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Ernest M. Dickerman papers

Identifier: SC 0143
  • Not requestable

  • Staff Only

Scope and Contents

The Ernest M. Dickerman Papers, 1904-2005, contain a wide variety of materials that document Dickerman's efforts to obtain Congressional designations of wilderness for various tracts of public land, primarily in Virginia. The collection also contains papers of the Virginia Wilderness Committee (VWC), a grass roots conservation group that Dickerman led. These papers include correspondence, maps, field notes, reports, news clippings, wilderness proposals, minutes, financial statements, newsletters and other materials, 1940 - current, with most materials dating 1962-1999. The collection documents Dickerman’s activities as a leader of the movement to designate wilderness areas on public lands in the eastern United States under the Wilderness Act of 1964 and the Eastern Wilderness Act of 1975. Operating papers of the Virginia Wilderness Committee, a grass roots conservation group of which Dickerman served as president for several years, are also included.

Papers from Dickerman's early life include correspondence from his time at Oberlin College and while serving in the Army. Select correspondence and papers from immediate Dickerman family members are also included.


  • 1904 - 2005


Access Restrictions

Collection is open for research. Researchers must register and agree to copyright and privacy laws before using this collection. Please contact Research Services staff before visiting the James Madison University Special Collections Library to use this collection.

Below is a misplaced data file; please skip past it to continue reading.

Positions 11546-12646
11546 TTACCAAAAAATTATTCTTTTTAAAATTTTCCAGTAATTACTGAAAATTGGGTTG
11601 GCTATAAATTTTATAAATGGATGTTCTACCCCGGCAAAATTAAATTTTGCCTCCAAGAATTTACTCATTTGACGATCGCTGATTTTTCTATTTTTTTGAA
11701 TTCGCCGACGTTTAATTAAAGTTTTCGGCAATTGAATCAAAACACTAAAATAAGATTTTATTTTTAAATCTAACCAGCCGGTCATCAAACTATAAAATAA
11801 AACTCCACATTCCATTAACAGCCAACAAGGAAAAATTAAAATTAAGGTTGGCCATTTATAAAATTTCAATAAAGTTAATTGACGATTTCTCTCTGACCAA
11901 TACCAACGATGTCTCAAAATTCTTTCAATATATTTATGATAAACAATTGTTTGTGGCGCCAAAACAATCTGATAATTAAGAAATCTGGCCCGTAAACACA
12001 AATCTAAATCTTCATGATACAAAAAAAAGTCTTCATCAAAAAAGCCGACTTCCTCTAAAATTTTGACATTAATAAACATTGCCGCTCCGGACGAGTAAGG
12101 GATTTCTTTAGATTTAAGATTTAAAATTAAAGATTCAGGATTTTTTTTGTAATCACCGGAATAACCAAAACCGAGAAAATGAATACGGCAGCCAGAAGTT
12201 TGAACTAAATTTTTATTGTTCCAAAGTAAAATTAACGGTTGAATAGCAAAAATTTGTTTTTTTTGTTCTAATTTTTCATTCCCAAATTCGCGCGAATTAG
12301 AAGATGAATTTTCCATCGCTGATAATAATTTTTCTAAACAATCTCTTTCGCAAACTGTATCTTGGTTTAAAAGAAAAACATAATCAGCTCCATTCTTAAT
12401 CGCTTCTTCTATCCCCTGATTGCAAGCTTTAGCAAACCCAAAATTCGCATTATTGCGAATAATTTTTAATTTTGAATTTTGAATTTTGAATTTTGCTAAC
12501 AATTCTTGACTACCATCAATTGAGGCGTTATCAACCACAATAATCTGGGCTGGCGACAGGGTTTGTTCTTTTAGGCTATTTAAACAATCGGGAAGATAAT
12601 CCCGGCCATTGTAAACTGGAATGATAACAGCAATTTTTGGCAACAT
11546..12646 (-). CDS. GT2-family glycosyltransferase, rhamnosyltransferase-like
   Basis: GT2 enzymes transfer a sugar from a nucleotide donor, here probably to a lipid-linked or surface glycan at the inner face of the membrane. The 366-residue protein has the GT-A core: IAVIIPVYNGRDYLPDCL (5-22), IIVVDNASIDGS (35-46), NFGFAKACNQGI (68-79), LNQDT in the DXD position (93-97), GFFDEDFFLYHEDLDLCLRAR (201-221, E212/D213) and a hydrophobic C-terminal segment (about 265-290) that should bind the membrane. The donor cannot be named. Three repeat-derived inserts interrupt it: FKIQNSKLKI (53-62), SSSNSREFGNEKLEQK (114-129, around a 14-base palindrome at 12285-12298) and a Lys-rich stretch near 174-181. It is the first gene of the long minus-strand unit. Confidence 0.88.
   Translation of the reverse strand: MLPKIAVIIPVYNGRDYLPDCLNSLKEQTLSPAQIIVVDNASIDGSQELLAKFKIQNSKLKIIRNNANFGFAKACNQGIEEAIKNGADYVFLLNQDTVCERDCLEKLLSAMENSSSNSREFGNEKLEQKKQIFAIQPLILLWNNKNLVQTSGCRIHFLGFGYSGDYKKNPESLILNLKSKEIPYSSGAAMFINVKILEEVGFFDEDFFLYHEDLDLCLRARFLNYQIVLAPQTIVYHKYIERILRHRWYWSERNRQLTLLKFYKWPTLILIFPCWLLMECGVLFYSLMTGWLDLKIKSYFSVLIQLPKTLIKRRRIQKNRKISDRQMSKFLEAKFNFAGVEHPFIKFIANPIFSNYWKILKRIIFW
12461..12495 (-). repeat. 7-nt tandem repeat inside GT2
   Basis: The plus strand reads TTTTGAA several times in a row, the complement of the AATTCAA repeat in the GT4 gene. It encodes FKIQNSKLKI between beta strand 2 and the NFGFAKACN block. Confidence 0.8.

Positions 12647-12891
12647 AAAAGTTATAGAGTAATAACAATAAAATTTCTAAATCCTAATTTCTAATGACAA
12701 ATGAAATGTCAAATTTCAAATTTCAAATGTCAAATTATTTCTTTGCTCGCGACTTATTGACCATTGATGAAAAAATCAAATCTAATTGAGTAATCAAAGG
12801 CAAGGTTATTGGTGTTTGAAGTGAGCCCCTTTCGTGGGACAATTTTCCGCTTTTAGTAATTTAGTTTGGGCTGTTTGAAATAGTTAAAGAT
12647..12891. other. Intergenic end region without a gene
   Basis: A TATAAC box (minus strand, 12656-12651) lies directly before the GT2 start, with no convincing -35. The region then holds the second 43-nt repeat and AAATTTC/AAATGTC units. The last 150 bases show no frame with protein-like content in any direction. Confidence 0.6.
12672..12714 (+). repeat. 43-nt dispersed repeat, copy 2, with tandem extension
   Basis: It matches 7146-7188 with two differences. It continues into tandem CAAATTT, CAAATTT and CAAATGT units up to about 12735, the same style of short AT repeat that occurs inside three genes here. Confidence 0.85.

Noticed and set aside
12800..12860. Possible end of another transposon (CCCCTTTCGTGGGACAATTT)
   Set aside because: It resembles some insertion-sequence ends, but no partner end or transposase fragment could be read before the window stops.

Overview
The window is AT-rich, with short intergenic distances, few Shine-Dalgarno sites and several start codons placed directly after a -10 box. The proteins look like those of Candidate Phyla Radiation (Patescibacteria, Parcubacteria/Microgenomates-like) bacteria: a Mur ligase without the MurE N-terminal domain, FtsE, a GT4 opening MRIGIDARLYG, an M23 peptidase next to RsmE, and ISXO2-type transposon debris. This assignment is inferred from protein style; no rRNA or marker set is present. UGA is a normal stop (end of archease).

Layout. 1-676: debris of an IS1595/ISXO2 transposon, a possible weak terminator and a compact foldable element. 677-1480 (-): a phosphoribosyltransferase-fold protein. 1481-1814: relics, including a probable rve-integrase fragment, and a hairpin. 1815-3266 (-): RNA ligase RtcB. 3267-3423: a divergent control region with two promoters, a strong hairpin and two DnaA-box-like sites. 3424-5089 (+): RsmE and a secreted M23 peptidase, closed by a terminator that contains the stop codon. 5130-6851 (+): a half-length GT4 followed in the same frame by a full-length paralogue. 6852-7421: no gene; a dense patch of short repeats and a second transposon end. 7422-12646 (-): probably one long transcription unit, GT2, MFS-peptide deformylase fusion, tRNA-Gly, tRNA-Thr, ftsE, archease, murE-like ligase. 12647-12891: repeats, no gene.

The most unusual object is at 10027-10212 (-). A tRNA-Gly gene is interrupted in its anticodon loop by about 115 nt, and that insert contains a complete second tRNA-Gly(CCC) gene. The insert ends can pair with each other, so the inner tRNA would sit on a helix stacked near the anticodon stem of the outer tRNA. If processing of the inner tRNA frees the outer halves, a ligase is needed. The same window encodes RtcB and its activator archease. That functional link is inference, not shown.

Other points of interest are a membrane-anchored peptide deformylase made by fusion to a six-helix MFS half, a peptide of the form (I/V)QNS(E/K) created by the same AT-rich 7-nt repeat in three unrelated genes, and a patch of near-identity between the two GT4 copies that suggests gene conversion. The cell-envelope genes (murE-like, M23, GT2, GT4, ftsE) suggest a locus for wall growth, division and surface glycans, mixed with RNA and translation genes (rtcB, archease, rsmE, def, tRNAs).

Use Restrictions

The copyright interests in this collection have been transferred to the James Madison University Special Collection Library. For more information, contact the Special Collections Library Reference Desk (

Biographical/Historical Note

Ernest M. Dickerman was born December 22, 1910 to Judson Charles Dickerman (1873-1967) and Adela Miller Dickerman (1874-1920) in Austin, Illinois. His family moved to the Adirondacks in New York when Dickerman was three years old. When he was about six years old, the family moved to Richmond, Virginia where his mother died of tuberculosis when Dickerman was nine. Sometime later, the family moved to Roanoke. Dickerman attended Gettysburg Academy and Oberlin College (class of 1931). In 1934 he began working for the newly created Tennessee Valley Authority (TVA) in Knoxville, Tennessee. Immediately, he fell in love with the Great Smoky Mountains, met conservationist Harvey Broome, and became deeply involved in the battles to preserve the Great Smoky Mountains National Park from development. He was a 1936 charter member of The Wilderness Society and knew many of the greatest conservationists of the day, including Bob Marshall, Sigurd Olson, Olaus Murie, and Howard Zahniser.